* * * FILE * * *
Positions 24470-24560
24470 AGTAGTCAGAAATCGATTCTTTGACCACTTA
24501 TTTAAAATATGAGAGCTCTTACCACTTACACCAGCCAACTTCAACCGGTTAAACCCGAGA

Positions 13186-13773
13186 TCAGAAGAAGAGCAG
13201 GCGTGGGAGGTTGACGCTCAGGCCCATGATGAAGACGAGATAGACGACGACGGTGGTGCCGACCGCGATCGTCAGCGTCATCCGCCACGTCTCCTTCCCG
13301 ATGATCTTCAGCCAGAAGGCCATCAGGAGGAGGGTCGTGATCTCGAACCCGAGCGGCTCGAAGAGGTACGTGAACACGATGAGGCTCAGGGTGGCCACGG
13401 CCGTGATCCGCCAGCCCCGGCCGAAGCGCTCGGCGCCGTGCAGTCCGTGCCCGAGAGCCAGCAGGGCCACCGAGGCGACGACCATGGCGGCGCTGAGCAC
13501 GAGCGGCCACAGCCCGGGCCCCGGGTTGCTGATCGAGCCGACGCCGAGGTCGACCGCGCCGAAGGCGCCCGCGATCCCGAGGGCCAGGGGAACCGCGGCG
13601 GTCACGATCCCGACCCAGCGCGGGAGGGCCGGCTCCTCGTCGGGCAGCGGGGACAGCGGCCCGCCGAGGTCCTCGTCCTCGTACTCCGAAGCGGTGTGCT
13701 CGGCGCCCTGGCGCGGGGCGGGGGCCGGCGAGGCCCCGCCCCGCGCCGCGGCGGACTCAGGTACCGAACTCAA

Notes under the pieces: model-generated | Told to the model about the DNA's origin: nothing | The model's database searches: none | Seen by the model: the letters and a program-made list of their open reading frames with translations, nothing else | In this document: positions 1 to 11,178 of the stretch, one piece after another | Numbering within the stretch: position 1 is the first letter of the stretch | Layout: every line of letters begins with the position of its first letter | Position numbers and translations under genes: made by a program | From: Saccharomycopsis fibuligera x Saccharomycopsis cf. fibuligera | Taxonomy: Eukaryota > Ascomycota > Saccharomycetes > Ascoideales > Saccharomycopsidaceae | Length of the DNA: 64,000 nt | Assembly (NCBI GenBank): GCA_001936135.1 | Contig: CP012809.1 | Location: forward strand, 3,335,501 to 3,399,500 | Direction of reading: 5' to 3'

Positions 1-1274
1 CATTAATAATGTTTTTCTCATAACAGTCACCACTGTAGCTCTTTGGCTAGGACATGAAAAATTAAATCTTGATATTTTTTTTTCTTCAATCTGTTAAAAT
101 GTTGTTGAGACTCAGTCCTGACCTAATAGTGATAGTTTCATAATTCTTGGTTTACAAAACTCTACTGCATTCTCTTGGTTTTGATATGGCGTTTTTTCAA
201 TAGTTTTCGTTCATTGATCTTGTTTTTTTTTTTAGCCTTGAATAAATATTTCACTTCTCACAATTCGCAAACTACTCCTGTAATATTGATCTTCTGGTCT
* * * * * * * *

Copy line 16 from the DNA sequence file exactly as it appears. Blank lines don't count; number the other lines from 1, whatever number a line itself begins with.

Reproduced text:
201 TAGTTTTCGTTCATTGATCTTGTTTTTTTTTTTAGCCTTGAATAAATATTTCACTTCTCACAATTCGCAAACTACTCCTGTAATATTGATCTTCTGGTCT